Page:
World-class training for the modern energy industry

Seals, Containment and Risk by Richard Swarbrick

calendar March 18, 2024
Multiple tensile fractures (now filled with white cement) in Cretaceous source rock shales found in Arctic National Wildlife Refuge, North Alaska. Fractures filled with cements may be a more effective seal than the un-fractured shales

Seals are barriers to fluid flow – sometimes highly effective (such as when hydrocarbons have been trapped underground for long periods of geological time) and sometimes stopping migration for only short periods. Since evidence of leakage is commonplace, we know that many seals fail naturally allowing fluids (and gases) to escape elsewhere in the associated rock sequence or to the surface. This has been identified from both natural surface seeps and changes in remote data quality, such as on seismic records in the subsurface.  The new challenges of containing unwanted CO2 from the atmosphere and/or directly from industrial processes, as well as nuclear waste, create a new imperative to understand where seals are located in the surface and how effective they will be for long-term storage. Massive investment in long-term storage is planned globally to mitigate the long-term effects of CO2 as a greenhouse gas – seal analysis is a critical component in defining the most suitable underground repositories that meet the criteria set by regulatory authorities.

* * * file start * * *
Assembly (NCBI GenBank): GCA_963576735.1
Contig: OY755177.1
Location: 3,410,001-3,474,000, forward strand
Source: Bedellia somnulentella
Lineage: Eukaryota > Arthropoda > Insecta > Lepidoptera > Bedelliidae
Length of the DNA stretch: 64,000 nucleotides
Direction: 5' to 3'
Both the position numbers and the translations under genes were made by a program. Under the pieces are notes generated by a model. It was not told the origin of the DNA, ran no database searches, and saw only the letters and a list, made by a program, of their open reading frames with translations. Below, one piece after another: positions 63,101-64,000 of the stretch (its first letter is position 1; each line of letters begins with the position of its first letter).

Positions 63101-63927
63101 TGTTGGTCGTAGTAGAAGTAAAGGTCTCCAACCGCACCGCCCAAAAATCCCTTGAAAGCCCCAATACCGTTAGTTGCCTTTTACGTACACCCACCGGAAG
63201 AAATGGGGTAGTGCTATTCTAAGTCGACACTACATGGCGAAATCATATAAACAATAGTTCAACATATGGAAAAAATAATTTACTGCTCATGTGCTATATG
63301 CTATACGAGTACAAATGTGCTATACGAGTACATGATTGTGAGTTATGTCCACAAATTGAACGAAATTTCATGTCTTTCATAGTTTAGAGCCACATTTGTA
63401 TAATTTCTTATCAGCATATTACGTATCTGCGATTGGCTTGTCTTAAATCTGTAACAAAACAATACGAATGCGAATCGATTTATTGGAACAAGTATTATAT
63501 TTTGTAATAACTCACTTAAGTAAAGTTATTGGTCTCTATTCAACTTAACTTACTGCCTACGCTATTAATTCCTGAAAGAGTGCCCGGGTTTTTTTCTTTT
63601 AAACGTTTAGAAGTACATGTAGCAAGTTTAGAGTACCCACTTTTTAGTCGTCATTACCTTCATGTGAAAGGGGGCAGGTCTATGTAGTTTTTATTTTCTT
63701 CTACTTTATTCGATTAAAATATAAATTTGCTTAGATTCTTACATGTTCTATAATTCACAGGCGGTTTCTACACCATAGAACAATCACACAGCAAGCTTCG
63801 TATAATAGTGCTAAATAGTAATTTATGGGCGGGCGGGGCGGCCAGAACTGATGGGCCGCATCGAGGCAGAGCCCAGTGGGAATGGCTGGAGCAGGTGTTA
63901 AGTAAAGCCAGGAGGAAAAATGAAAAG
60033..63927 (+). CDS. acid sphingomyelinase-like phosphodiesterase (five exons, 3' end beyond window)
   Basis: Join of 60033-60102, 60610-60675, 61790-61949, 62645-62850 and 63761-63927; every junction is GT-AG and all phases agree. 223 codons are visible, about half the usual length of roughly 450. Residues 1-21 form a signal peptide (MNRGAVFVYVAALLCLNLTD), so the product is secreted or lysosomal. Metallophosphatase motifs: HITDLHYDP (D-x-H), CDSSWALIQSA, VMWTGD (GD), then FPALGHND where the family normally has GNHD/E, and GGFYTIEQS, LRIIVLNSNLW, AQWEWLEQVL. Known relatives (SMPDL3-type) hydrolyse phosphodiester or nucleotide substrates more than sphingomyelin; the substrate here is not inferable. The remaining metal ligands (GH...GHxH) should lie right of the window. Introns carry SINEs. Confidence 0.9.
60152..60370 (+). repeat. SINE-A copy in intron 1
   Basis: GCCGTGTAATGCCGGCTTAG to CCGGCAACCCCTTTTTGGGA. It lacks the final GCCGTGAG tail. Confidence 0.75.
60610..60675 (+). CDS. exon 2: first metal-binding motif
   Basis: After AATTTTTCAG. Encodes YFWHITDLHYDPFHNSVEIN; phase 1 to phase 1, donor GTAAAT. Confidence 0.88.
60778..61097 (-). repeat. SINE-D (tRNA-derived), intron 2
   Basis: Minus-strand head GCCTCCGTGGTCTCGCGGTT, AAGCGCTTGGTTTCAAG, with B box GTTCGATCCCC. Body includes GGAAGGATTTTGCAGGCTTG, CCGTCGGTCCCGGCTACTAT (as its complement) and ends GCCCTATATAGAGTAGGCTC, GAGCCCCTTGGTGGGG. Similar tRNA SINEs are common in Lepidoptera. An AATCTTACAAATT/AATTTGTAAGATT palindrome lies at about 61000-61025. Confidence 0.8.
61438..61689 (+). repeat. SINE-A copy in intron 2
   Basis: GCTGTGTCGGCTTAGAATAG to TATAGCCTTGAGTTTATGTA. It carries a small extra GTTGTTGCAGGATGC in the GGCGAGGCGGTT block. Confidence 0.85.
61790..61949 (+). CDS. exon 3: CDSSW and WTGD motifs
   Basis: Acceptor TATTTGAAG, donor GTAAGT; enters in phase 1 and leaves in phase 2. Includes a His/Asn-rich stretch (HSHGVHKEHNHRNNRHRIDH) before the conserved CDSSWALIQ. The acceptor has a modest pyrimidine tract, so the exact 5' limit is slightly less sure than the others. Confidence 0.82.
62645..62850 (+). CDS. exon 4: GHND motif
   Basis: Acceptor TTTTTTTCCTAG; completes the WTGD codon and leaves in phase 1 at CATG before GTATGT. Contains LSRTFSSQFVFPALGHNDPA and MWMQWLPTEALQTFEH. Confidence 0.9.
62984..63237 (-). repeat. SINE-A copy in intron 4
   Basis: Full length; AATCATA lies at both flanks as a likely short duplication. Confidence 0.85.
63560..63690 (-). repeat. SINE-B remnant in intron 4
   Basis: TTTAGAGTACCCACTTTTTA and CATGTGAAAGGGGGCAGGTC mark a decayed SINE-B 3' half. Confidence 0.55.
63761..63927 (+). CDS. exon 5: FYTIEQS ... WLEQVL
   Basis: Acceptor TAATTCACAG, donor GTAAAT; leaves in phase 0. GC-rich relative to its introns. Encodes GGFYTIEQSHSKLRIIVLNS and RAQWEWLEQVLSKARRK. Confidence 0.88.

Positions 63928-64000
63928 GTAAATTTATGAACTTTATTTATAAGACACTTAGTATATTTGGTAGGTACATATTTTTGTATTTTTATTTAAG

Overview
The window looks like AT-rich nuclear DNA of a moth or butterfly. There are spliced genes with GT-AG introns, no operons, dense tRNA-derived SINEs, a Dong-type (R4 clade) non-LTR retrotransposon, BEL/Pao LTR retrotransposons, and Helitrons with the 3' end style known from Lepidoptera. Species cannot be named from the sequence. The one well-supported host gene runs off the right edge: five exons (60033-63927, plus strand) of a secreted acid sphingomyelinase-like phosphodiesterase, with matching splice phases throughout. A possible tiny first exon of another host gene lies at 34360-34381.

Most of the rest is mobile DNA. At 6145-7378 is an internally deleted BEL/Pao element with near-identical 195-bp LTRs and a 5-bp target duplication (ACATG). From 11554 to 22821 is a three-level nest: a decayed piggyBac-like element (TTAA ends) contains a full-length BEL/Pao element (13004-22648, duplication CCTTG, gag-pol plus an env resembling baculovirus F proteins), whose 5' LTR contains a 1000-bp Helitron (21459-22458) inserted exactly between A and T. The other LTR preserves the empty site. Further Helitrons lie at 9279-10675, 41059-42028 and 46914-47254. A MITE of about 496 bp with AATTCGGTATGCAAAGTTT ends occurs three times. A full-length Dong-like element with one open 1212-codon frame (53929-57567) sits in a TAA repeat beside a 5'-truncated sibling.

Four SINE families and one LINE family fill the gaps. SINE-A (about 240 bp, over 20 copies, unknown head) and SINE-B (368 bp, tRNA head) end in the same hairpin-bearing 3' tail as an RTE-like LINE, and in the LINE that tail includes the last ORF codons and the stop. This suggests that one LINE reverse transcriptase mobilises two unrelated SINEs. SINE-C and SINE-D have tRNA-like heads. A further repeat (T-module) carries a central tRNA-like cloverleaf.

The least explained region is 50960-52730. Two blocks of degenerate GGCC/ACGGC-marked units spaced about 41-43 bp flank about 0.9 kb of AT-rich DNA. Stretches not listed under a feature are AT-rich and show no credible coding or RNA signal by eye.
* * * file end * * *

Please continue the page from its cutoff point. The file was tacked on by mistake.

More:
[above] Multiple tensile fractures in Marcellus Shale, a brittle source rock of Devonian age, found in the Appalachian Mountains, Upstate New York. Fractures represent a seal breach risk (photograph by Richard Swarbrick).

From a geological point of view, seals can be usefully divided into membrane seals (fluid escapes due to high buoyancy pressure) and hydraulic seals (fluid escapes along new pathways of fractures and faults) – the starting point for this is a new applied training course with GeoLogica, Seals, Containment and Risk for CCS and Hydrogen Storage (E570). What are the similarities and differences in these two groups of seals? What data are needed to assess the distribution and rock properties of seals? The course will illustrate the main processes of seal formation and the data required to diagnose those rocks that could be considered as seals. It will explore the worldwide distribution of seals, largely based on detailed characterization of rock-fluid systems from borehole data, which will also be developed as case studies and exercises to reinforce learning. Since leakage is commonplace, what are the risks of leakage (seal breach) from reservoirs injected with CO2 for long-term sequestration and storage, and/or hydrogen and compressed air repeatedly stored and released for electricity generation at peak times? How do the predicted leakage rates match regulatory requirements for storage?

The course tutor, Richard Swarbrick, has been conducting professional development courses globally for over 30 years, mainly concerning the description of rocks and fluids as they relate to sealing in the subsurface. Former participants on courses have praised his teaching style, making complex issues more easily understood and reinforced with relevant exercises for participants to work through independently or in groups.

For more information on the course and to sign up please click here.

[left] Oil seepage/leakage from sandstone along the coast of California, indicative of membrane seal failure (photograph by Richard Swarbrick).
[right] Multiple tensile fractures (now filled with white cement) in Cretaceous source rock shales found in Arctic National Wildlife Refuge, North Alaska. Fractures filled with cements may be a more effective seal than the un-fractured shales (photograph by Richard Swarbrick).